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Limle v. Berryhill

United States District Court, M.D. Florida, Tampa Division

December 12, 2017

TINA LIMLE, Plaintiff,
NANCY BERRYHILL, Acting Commissioner of Social Security, Defendant.



         Pursuant to 42 U.S.C. §§ 405(g) and 1383(c)(3), Plaintiff seeks judicial review of the Commissioner's decision denying her claim for disability insurance benefits (DIB) and supplemental security income (SSI). She makes several arguments on appeal: (1) the ALJ erred in not finding Plaintiff's mental limitations to be severe at step two, and erred in incorporating her mental limitations into her residual functional capacity (RFC) at steps four and five; (2) the ALJ improperly rejected the opinions of her treating psychiatrist and nurse practitioner; and (3) the ALJ posed an incomplete hypothetical question to the vocational expert (VE). After considering the record, I agree with Plaintiff on her first argument. Accordingly, I recommend that the Court remand the Commissioner's decision for further proceedings.[1]

         A. Background

         Plaintiff, who was 45 years old at the time of the administrative hearing, has a high school education and some college and has past relevant work as a waitress, stock clerk, and electronics assembler. She alleges she has been unable to work since January 1, 2011, due to bipolar disorder with psychosis, anxiety, and back pain.[2] (R. 128) The ALJ found Plaintiff suffered from the severe impairment of degenerative disc disease with minimal disc herniation in the cervical and lumbar spine. (R. 20) The ALJ determined that Plaintiff is not disabled as she has the RFC to perform a less than full range of light work as follows:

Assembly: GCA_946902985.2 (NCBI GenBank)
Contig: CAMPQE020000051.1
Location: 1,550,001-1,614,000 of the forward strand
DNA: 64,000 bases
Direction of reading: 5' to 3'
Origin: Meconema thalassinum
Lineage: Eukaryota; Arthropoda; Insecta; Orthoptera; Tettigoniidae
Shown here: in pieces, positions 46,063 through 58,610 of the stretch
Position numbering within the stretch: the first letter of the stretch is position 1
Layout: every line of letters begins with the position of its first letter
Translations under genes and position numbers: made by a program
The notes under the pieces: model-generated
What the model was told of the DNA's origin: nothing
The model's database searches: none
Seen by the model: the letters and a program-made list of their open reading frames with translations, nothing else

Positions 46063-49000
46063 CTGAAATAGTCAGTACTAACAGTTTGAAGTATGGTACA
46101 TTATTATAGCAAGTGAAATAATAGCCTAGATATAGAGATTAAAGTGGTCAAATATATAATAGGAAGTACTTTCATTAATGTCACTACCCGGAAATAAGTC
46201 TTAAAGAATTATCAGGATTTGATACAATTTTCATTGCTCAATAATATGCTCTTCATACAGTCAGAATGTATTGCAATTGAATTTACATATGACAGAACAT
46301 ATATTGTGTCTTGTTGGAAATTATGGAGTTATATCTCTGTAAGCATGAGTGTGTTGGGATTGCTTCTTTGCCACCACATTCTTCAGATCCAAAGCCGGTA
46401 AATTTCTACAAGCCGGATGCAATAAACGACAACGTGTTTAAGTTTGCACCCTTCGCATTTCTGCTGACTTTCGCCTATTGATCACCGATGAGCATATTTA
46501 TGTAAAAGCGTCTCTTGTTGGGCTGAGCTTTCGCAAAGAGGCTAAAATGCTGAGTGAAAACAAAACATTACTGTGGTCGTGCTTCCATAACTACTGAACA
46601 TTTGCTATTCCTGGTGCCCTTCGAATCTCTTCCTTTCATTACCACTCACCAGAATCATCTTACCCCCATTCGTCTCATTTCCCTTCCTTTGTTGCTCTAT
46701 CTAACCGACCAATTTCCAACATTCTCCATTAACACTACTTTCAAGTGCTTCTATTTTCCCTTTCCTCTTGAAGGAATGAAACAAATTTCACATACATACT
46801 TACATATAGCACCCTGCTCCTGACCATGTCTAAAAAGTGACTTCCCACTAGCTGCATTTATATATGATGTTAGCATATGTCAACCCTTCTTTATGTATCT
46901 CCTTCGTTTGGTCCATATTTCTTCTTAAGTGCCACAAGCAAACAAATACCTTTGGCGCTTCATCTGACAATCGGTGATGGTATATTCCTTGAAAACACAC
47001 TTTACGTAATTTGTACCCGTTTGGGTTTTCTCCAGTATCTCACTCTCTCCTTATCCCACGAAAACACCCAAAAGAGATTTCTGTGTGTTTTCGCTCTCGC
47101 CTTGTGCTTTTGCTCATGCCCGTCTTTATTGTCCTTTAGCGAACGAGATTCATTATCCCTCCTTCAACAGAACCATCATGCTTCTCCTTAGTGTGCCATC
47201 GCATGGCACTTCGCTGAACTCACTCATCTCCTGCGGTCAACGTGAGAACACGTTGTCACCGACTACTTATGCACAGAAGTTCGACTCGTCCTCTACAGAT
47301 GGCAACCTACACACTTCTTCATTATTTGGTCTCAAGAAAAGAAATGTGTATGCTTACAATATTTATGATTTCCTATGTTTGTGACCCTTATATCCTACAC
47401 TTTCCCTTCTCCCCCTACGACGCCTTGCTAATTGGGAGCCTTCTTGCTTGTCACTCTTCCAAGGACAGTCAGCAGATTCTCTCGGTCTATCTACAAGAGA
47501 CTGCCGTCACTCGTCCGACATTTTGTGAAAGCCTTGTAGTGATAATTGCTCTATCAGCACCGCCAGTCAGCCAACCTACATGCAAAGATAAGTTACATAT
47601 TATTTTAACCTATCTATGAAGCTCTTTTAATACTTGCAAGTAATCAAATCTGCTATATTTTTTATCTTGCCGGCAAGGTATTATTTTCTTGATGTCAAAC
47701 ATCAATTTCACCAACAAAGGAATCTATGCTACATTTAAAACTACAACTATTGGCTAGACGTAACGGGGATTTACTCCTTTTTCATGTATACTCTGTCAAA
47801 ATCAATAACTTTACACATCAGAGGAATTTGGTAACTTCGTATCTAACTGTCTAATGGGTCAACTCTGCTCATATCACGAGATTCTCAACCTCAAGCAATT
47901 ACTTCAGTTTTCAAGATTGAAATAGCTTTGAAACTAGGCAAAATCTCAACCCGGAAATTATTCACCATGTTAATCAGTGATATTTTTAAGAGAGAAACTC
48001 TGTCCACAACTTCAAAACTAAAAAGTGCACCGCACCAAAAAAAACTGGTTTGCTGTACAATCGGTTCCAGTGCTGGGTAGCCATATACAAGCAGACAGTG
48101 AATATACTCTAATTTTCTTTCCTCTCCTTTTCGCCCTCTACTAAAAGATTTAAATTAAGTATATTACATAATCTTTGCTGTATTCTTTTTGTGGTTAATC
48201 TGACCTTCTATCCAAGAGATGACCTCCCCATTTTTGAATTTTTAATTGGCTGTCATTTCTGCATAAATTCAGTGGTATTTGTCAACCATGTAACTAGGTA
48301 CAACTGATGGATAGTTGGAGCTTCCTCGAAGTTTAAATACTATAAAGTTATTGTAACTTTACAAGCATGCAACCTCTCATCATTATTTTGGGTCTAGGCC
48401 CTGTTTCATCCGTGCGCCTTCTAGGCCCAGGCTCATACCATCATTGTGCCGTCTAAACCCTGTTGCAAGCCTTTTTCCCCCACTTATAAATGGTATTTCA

She is limited to lifting a carrying ten pounds continuously and twenty pounds occasionally, and she can sit for four (4) hours continuously without interruptions, stand for two (2) hours and walk for two (2) hours in an eight-hour day, as well as ambulate without the use of a cane on level surfaces for half a mile, despite needing an assistive device as being medically necessary. She is further limited to frequent reaching, including overhead reaching, but can continuously handle, finger, feel, and push/pull with the bilateral upper extremities, as well as operate foot controls continuously. In regard to postural activities, the claimant is limited to occasional climbing of stairs and balance, but she is precluded from climbing ladders or scaffolds, and she can never stoop, kneel, crouch, or crawl.